A presentation panel proposal must have a partial (at least 2) or full set (3-4) of participants. We particularly encourage sessions that include multiple disciplines, professions, and perspectives. Presentation panels are designed for presentation of research or other scholarly AESS-related endeavors. When filled, they consist of 3-4 presenters who are each allotted approximately 20-30 minutes (including presentation and discussion).  Presentation panels are 1.5 hours in length, and will take place on June 12, 13, and 14 in parallel with symposia and other presentation panels.   

A panel proposal must contain:
  1. Panel session title
  2. Organizer’s name, affiliation and contact information
  3. Chair, who facilitates the presentation and who may or may not be the same person as the organizer
  4. Proposed theme and justification (in 300 words or fewer)
  5. A list of confirmed participants and their presentation titles 
  6. Individual abstracts for each participant (each should be 300 words or fewer)

It is the responsibility of the panel organizer to make sure that all speakers register for the conference. The organizer is also responsible for coordinating the panel members before the conference to ensure coherence. The chair, in consultation with panel members, can adjust overall presentation and discussion times.

For partially full panels, the AESS Program Committee will populate the panel up to a maximum of four (4) presenters.

Discussion Symposia

Discussion symposia are designed for focused discussion on important questions of interest to the AESS membership.  The topic, for example, might be one that could be used to generate a post-conference working group, follow-up discussions using the Listserv, articles in AESS’s journal, or follow-up sessions at next year’s conference.  Examples from previous years have included the role of theory in ESS, interdisciplinarity, and capstone experiences.  Playing off of the original ancient Greek symposia, the emphasis is on in-depth intellectual exchange. Opening remarks are appropriate but it is not expected that participants will deliver a formal presentation. Discussion symposia are 1.5 hours in length, and will take place on June 12, 13, and 14 in parallel with presentation panels and other symposia.

Discussion symposia consist of up to 4 participants and must be fully organized in advance. In only rare cases will the Program Committee add a member to a symposium. 

A symposium proposal must contain:
  1. Symposium title
  2. Organizer(s) name, affiliation and complete contact information
  3. Moderator, who facilitates the discussion and who may or may not be the same person as the organizer
  4. Proposed theme and justification (in 300 words or fewer)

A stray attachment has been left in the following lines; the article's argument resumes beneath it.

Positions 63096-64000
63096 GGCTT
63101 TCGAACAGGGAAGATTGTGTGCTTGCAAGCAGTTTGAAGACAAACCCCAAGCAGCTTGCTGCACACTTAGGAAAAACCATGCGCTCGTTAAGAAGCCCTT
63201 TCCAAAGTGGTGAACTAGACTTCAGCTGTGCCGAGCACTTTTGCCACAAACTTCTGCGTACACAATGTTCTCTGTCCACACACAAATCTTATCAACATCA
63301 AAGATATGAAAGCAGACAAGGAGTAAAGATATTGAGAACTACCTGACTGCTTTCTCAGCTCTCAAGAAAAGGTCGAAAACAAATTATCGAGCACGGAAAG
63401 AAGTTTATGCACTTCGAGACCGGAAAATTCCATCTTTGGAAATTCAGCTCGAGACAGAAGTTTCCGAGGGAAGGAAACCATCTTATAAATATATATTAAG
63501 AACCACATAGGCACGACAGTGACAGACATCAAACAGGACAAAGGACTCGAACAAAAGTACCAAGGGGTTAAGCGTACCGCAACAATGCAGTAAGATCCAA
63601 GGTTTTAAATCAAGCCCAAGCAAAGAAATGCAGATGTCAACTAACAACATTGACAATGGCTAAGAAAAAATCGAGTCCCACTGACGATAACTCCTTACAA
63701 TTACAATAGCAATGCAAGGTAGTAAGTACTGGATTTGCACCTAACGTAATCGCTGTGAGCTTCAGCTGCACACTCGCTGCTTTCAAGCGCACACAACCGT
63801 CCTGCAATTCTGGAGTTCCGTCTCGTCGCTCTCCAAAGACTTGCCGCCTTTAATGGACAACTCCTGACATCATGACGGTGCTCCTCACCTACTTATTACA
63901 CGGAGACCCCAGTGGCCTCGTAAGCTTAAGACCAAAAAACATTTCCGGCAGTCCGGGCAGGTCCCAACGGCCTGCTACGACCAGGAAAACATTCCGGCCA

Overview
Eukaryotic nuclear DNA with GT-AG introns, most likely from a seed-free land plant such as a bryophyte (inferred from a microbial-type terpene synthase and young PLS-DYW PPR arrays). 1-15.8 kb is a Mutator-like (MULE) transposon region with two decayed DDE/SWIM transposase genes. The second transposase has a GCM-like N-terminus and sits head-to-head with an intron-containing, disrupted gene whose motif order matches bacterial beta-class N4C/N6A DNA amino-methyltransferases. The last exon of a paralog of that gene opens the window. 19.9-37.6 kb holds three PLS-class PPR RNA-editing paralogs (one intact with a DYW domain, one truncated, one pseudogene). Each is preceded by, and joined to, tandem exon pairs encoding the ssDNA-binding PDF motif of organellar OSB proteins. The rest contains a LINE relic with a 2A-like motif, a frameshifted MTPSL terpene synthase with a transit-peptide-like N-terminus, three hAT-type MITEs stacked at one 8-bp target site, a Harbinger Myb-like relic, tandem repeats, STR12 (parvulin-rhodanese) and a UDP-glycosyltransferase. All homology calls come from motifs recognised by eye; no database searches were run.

5. A list of confirmed participants. 

Individual abstracts from the speakers are not required. The critical elements of a symposium proposal are the theme and justification and corralling a group of confirmed participants. It must be made clear why the topic and group warrant the time block offered by the symposium format. 

If your discussion symposium is accepted, it is the responsibility of the symposium organizer to make sure that all speakers register for the conference. 

Mealtime Roundtables

Mealtime roundtables are designed to foster informal discussion around a topic of general and collective interest to the AESS community. Roundtables are scheduled during mealtimes on June 12 and 13, either breakfast or lunch, at a designated location in conference dining venue. Because of the time limits associated with mealtimes, all roundtables will be one hour in length (however, they may continue formally or informally beyond the designated roundtable period). 

Roundtable proposals are contingent only on the strength of the central idea being proposed for discussion and the willingness of the submitter to facilitate the discussion. We will only accept roundtable proposals that include one or more confirmed facilitator. 

A roundtable proposal must contain:
  1. Roundtable title
  2. Organizer/facilitator’s name, affiliation and contact information
  3. Roundtable leader, who facilitates the discussion and who may or may not be the same person as the organizer
  4. Proposed theme and justification (in 300 words or fewer)


Workshops differ from symposia and panels in having a formal educational or professional development component that involves clear goals and learning outcomes, as well as appropriate teaching methods.  Content may include presentations, discussions, exercises, formal training, assigned pre-conference readings, or other methods of promoting heuristic goals.